How do you describe Peach/The Almost Blues Band sound & songbook?

With help from many people, I’ve been able to assemble a fantastic group of musicians over in Denmark that I feel lucky to play with. I feel our sound is more modern rockin’ blues, basically because we have two electric guitar players in the band - myself and Michael Engman Rønnow. We play some covers like “Sweet Home Chicago,” and we also mix in originals.

What characterizes your music philosophy?

If it’s a good song, do it.

I like to write or find songs that have a connection with my experiences in life. Those can be good or bad experiences, the important part is that they resonate with me emotionally.

"The blues is always an experience of 'not being blue'. Through the blues I’ve been able to find a balance, a kind of happiness."

How has the Rock counterculture influenced your views of the world and the journeys you’ve taken?

Playing around the world has allowed me to live within other cultures (Japan and Denmark primarily). Because of all my travel, I have seen the struggles and heard the opinions of many people around the world. These experiences have had a broad range:  from South Korea under martial law in 1976 to current day chats with Uber drivers in Europe (and their stories of how they fled their war-torn countries).

Which acquaintances have been the most important experiences?

Naturally meeting and recording with Taj Mahal and writing with Keb’ Mo’ are high points for me. But honestly, it’s the people behind the scenes: radio interviewers, zealous Facebook fans, booking agents around the world, and my publicist Doug Deutsch…those are my biggest influences. But most of all, my mother and my daughter have always been my biggest cheerleaders.

What was the best advice anyone ever gave you?

Once I was fed up and discouraged by the music business. I had a discussion with Marty Grebb (Buckinghams) about it. Marty said: “You’re a musician, you’re going to keep playing music.” And in an instant, I knew he was right.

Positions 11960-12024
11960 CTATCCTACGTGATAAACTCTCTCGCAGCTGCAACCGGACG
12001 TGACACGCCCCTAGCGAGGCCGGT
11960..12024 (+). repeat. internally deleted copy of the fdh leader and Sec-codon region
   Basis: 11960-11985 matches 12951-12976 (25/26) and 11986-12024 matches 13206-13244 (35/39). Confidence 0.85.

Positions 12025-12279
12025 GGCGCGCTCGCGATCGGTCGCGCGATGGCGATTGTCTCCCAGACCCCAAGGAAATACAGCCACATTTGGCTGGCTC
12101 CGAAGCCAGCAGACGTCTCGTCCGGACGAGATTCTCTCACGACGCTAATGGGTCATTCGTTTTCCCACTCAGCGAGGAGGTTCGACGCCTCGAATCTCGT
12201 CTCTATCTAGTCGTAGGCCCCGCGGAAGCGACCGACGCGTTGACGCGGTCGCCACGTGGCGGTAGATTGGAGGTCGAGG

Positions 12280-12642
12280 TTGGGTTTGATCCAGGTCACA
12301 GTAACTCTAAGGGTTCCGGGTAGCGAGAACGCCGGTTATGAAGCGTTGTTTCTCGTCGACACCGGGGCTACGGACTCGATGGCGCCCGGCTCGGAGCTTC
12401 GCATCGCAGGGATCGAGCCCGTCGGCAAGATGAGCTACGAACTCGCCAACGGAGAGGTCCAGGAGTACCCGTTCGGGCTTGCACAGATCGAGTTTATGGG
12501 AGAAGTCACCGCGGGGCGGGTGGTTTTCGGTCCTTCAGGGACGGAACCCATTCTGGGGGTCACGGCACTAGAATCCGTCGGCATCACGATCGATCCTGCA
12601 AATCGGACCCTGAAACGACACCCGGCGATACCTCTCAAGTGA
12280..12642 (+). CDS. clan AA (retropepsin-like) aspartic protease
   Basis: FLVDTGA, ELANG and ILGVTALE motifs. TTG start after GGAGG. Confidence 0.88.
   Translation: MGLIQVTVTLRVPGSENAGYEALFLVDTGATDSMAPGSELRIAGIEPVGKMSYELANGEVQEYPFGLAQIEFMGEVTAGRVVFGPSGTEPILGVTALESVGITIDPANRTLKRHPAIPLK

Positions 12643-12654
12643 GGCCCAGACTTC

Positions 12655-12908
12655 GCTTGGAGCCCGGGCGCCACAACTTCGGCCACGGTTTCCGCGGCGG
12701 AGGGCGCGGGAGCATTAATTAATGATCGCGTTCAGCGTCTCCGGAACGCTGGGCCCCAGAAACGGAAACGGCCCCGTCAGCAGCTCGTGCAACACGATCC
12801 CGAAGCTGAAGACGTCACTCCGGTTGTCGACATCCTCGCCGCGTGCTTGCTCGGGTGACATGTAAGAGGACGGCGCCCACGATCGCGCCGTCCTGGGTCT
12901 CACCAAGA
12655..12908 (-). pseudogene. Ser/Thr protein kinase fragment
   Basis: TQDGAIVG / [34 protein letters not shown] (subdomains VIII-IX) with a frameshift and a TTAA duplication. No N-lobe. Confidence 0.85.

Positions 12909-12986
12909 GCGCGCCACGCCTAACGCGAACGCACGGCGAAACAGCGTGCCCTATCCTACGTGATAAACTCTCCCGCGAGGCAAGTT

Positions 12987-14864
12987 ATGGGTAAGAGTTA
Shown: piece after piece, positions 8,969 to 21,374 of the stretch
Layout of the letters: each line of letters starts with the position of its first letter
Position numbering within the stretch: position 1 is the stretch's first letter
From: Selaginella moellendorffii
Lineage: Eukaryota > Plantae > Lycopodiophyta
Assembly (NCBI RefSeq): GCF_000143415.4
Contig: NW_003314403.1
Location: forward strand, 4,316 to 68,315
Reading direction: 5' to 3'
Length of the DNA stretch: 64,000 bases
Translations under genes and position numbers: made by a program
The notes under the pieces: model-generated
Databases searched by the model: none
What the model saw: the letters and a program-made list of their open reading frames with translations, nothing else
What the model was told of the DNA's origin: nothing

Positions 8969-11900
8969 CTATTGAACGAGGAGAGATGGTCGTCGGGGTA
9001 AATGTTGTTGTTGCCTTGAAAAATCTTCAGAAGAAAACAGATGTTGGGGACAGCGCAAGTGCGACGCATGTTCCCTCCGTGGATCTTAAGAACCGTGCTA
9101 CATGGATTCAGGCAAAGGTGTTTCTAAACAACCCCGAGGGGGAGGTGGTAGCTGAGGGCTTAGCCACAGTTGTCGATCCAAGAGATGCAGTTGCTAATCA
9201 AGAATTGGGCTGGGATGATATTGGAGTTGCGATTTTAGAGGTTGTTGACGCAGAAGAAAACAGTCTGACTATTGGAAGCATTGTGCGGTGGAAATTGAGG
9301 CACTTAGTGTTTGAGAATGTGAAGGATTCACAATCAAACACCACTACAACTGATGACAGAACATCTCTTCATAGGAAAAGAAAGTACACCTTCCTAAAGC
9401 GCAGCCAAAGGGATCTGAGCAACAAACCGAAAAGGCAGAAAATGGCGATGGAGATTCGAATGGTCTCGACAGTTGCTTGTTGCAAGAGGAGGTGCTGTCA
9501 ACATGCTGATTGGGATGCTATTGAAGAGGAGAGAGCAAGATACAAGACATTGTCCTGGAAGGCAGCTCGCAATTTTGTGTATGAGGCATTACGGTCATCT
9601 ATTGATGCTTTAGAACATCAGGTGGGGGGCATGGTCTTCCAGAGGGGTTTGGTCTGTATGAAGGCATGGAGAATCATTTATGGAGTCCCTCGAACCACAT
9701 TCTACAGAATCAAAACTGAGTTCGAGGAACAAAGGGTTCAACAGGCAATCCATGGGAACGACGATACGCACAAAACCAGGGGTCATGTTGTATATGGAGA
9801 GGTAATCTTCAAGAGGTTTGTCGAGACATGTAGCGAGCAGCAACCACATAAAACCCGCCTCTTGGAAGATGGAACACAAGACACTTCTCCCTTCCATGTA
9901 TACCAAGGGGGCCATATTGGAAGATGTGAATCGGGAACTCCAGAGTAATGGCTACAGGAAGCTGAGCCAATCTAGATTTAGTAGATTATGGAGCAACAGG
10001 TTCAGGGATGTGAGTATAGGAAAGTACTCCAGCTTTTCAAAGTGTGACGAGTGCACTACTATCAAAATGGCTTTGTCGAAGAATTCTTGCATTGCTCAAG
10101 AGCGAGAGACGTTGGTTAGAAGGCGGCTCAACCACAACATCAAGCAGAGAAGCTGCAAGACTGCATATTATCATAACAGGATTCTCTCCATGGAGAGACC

Are there any memories from gigs, jams, open act and studio sessions which you’d like to share with us?

My daughter singing backup vocals in my band at a few shows recently made for such special and memorable gigs!

"If it’s a good song, do it. I like to write or find songs that have a connection with my experiences in life. Those can be good or bad experiences, the important part is that they resonate with me emotionally." (Photo: PEACH and her daughter, Gina Segall, singing together on stage 2013)

What do you miss most nowadays from the music of past?

I miss the emphasis being on the lyrics and the lyrics having a beautiful melody, a melody that burns in your brain. I also appreciate the use of “real” instruments that was much more prevalent in music of the past - the contrast is particularly striking, I think, in popular music. And it does seem as though there was more of an audience for blues and jazz, especially in Los Angeles, so that is something to be missed. But there are many great artists working today, and I’m certainly happy to be a musician in 2016!

What are your hopes and fears for the future of?